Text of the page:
On behalf of Gary Kirk of Kirk Montoute Dawson LLP posted in Family Law on Sunday, November 18, 2018.
Same-sex married couples have the same rights as their heterosexual counterparts and so the same rules apply when they split up. As with heterosexual couples, family law differences are whether couples are legally married or in common law unions. In Alberta, common-law couples are referred to as adult interdependent partners, applicable after the couple has lived together for three years or more or has a child and live together.
If children are part of the relationship, whether the couple is married or living in a common law partnership, issues can get a little confusing. A same-sex couple can adopt a child, but if they have a child where one partner is biologically related, the other partner technically has no legal rights when it comes to the child. Adoption is an option, but experts say someone should not have to adopt his or her child in a same-sex partnership even if the child isn’t biologically related. Efforts are underway to fix the law.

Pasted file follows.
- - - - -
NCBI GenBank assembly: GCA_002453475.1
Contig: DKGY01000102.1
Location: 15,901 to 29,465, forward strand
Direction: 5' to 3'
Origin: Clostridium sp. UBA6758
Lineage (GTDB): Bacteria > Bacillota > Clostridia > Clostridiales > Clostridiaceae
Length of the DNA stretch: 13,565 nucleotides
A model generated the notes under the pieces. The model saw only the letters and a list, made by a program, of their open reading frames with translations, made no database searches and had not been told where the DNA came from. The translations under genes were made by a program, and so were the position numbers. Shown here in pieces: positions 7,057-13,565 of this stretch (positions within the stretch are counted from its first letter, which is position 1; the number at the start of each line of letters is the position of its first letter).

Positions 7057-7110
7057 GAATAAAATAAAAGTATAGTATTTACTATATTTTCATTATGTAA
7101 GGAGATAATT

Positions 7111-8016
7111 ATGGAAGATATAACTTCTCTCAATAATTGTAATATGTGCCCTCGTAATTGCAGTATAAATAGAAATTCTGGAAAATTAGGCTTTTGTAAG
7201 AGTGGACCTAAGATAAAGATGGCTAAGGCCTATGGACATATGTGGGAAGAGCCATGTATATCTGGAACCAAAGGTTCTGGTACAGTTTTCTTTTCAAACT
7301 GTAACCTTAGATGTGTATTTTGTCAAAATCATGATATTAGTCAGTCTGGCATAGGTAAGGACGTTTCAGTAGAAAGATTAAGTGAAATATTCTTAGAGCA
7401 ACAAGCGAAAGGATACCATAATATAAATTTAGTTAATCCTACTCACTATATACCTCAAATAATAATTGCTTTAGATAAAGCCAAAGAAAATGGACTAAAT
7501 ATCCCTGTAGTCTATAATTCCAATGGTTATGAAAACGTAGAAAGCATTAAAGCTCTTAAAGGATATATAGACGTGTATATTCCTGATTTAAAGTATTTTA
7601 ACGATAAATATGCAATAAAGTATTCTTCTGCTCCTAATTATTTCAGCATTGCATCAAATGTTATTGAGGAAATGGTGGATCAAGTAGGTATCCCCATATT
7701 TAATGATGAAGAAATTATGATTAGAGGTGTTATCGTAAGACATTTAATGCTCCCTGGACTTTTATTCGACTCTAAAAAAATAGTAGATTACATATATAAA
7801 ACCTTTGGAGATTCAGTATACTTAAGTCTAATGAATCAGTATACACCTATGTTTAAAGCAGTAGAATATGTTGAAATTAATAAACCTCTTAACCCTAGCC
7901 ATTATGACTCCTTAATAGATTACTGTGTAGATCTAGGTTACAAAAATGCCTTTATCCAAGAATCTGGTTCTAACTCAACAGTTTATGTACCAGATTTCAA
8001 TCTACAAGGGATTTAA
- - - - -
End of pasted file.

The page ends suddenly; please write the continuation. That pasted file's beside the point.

When it comes to same-sex parents and divorce, a separation agreement can even stipulate that children be brought up learning about inclusiveness and diversity. The bottom line is that same-sex couples want the same rights and dignities afforded to heterosexual couples. They want to be part of a community.
Fights over property among same-sex couples who are splitting up — whether married or not — could likely be diffused by having marital or cohabitation agreements in place. Any agreement that is in place while a couple is living together can transition into a post nuptial agreement should the couple marry. A lawyer who practices family law is in a position to help Alberta residents with these kinds of legal issues, especially when they seem unclear.
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